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Jost Gippert: Our Featured Linguist!

"Buenos dias", "buenas noches" -- this was the first words in a foreign language I heard in my life, as a three-year old boy growing up in developing post-war Western Germany, where the first gastarbeiters had arrived from Spain. Fascinated by the strange sounds, I tried to get to know some more languages, the only opportunity being TV courses of English and French -- there was no foreign language education for pre-teen school children in Germany yet in those days. Read more



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What is English? And Why Should We Care?

By: Tim William Machan

To find some answers Tim Machan explores the language's present and past, and looks ahead to its futures among the one and a half billion people who speak it. His search is fascinating and important, for definitions of English have influenced education and law in many countries and helped shape the identities of those who live in them.


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Medical Writing in Early Modern English

Edited by Irma Taavitsainen and Paivi Pahta

This volume provides a new perspective on the evolution of the special language of medicine, based on the electronic corpus of Early Modern English Medical Texts, containing over two million words of medical writing from 1500 to 1700.


Academic Paper


Title: Why DO dove: Evidence for register variation in Early Modern English
Author: Anthony Warner
Institution: University of York
Linguistic Field: Discourse Analysis; Sociolinguistics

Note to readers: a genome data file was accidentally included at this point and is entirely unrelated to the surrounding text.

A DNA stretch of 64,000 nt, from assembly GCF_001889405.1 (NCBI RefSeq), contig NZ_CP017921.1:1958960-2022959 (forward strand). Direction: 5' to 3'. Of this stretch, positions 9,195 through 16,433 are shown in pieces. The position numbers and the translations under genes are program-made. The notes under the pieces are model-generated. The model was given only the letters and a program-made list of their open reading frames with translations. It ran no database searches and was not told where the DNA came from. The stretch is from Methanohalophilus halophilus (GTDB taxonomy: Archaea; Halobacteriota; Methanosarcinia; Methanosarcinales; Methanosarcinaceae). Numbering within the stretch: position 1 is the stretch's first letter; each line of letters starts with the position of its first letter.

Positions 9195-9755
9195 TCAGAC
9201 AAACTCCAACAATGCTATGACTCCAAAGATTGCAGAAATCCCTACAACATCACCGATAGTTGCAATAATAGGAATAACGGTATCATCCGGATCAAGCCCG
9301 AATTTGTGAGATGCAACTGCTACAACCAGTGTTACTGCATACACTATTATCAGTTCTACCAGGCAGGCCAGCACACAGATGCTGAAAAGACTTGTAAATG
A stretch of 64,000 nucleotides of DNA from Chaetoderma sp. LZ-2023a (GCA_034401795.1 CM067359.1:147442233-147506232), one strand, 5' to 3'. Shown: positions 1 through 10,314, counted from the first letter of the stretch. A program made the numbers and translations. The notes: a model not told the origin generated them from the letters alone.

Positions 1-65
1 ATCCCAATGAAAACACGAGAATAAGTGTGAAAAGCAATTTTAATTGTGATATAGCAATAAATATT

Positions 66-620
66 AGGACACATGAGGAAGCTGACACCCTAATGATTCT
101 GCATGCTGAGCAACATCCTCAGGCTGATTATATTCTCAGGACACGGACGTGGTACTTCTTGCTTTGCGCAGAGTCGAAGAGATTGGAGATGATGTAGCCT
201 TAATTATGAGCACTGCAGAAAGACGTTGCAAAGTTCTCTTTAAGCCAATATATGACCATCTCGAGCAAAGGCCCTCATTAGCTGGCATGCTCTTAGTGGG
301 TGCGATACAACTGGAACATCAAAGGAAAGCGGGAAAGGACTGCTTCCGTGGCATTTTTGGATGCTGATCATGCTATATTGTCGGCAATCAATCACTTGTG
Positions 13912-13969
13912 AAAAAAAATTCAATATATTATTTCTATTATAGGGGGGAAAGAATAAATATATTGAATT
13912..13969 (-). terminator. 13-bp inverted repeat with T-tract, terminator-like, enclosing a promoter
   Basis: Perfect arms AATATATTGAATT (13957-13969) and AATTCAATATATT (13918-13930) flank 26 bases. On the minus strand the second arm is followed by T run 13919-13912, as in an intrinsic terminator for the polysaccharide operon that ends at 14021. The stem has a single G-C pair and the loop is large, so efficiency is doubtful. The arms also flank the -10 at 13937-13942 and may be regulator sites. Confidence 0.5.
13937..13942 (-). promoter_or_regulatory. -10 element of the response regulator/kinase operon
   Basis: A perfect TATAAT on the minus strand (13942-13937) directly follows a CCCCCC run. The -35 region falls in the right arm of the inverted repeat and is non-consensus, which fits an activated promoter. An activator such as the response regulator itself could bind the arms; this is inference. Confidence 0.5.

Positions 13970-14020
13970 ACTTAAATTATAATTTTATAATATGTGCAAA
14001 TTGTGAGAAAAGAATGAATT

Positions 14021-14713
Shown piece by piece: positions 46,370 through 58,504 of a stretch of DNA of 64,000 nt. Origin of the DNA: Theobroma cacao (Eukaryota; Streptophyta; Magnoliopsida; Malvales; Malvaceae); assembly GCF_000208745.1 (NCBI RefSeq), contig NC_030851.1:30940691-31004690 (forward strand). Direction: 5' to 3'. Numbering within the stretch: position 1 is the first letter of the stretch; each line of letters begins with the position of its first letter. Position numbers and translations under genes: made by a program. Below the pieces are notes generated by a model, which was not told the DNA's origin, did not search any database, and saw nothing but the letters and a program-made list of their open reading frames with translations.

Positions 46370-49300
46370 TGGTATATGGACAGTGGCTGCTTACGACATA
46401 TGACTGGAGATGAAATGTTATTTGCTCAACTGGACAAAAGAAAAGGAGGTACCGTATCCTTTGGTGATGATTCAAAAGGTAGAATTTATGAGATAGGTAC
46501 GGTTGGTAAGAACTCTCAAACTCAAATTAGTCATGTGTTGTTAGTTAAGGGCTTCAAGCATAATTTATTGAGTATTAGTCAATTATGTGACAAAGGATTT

Abstract: The development of "supportive" (or "periphrastic") DO in English suffered a curious and sharp reversal late in the 16th century in negative declaratives and questions according to Ellegård's (1953) database, with a recovery late in the following century. This article examines the variation between DO and the full verb in negative declaratives in this database, from 1500 to 1710. It is shown that both register variation and age-grading are relevant, and that the periods 1500–1575 and 1600–1710 have radically distinct properties. The second period shows substantial age-grading, and is interpreted as having introduced a fresh evaluative principle governing register variation. Negative questions supply data that suggest that the development of clitic negation may have been implicated in the development of the new evaluation. This change in evaluation accounts for the apparent reversal in the development of DO, and we can abandon the view that it was a consequence of grammatical restructuring.

CUP at LINGUIST

This article appears in Language Variation and Change Vol. 17, Issue 3, which you can read on Cambridge's site or on LINGUIST .



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